one conjunction and the next, the length of which has been accurately calculat-
ed in the astronomical schools,” as beginning when the moon “resumes its
natural brightness.” For “it is just then,” he continues, “that the sun begins to il-
lumine the moon, with the light which we perceive, and the moon reveals its
own beauty to the eye.”23 In short, the first thin crescent of light shown in the
first stage of the moon’s phases is the New Moon.
    In another place, Philo (writing about 45 C.E.) describes the first month of
the year as the time of the Passover festival, which began on the fourteenth
day of Abib. He calls Passover “the spring-time feast”24 and reasons that it
was placed at this time of year because with “the spring equinox we have a
kind of likeness and portraiture of that first epoch in which this world was
created.” He adds, “So every year the deity (Yahweh) reminds us of the crea-
tion of the world by setting before our eyes the spring when everything
blooms and flowers. And therefore, there is good reason for describing it
(Abib; Nisan) as the first month because in a sense it is an image of primal
origin reproduced from it like the imprint from an archetypal seal.”25
    By the third century C.E. another school arose that determined the first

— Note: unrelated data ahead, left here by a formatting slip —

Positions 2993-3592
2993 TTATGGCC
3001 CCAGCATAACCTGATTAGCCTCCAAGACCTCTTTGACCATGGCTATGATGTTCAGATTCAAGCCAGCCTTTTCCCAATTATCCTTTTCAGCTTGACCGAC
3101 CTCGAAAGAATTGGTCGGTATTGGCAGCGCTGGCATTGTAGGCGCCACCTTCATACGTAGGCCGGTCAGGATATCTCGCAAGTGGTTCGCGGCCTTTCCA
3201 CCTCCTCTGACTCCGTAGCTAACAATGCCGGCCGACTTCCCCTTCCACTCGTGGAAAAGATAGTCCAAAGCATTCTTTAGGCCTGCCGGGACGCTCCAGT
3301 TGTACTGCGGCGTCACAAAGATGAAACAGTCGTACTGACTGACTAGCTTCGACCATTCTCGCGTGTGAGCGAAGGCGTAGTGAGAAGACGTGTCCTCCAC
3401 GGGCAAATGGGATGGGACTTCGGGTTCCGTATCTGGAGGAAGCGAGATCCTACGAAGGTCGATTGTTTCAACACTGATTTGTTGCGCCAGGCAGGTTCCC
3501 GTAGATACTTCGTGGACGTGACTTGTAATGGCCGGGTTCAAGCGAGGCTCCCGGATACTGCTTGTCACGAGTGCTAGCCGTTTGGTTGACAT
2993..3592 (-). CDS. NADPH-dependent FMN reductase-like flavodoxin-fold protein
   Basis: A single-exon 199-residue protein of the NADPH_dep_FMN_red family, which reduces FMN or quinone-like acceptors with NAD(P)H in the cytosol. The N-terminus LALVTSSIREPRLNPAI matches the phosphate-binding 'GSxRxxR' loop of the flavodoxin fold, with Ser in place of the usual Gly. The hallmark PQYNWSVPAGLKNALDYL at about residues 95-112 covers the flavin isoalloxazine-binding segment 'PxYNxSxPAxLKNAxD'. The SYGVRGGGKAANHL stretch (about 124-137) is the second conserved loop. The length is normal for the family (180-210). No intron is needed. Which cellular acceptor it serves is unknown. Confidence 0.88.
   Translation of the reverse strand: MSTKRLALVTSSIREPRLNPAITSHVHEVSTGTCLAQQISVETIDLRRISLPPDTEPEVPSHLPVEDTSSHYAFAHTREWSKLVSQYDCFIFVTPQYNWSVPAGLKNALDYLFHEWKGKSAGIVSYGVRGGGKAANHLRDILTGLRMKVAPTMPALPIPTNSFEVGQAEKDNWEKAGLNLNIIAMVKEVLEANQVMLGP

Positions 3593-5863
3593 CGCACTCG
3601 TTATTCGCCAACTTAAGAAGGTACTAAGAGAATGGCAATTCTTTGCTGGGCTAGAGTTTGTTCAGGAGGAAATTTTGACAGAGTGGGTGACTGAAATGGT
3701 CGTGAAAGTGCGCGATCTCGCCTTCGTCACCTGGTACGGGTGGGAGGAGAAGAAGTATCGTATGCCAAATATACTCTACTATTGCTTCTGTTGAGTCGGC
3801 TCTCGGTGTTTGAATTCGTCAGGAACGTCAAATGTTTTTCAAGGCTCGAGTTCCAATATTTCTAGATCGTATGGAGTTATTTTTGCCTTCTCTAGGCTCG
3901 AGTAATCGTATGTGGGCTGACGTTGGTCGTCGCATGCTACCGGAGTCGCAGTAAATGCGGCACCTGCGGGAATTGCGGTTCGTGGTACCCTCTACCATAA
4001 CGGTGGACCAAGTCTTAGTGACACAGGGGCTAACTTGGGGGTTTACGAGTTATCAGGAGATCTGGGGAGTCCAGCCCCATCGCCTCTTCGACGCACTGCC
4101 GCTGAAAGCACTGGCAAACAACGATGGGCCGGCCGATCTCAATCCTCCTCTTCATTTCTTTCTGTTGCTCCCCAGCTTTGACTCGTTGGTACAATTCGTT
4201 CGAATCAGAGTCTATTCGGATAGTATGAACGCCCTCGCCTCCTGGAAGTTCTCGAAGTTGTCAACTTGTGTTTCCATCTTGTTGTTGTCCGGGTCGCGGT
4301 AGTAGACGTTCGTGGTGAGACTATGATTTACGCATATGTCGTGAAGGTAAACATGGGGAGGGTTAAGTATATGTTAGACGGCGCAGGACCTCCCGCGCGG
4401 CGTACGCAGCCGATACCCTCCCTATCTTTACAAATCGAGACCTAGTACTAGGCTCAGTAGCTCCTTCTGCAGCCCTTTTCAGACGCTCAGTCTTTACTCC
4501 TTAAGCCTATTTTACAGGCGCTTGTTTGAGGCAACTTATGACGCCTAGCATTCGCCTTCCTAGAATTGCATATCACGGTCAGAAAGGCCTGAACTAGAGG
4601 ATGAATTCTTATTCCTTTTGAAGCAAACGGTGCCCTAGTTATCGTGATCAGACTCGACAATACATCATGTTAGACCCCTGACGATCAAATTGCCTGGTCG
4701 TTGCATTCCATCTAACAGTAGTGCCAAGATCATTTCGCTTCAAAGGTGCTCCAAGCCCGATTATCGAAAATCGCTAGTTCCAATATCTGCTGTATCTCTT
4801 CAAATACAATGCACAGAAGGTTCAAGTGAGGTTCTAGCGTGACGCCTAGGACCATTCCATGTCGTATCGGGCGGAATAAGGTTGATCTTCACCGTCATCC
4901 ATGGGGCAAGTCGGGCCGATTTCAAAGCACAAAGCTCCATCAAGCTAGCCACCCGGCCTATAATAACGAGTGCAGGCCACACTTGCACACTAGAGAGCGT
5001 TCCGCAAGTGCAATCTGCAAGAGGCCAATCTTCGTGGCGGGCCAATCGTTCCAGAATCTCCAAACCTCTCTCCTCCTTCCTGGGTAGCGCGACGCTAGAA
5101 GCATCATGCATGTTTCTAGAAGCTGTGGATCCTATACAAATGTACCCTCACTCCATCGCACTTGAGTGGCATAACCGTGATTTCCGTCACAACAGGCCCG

month of the year as being the moon in which the vernal equinox arrived.
Under this new system, Passover, which was celebrated on the full moon of
the fourteenth day, could be observed before the equinox. In response, Ana-
tolius (third century C.E.) points out that those who followed this method
erred because they were placing the Passover in the last of the twelve zodiac
signs and not the first:

               Therefore we say that they who place the first month
               in it (the twelfth sign), and determine the fourteenth
               day of the Pascha (Passover) accordingly, are guilty
               of no small or ordinary mistake. And this is not our
               own statement, but the fact was known to the Jews,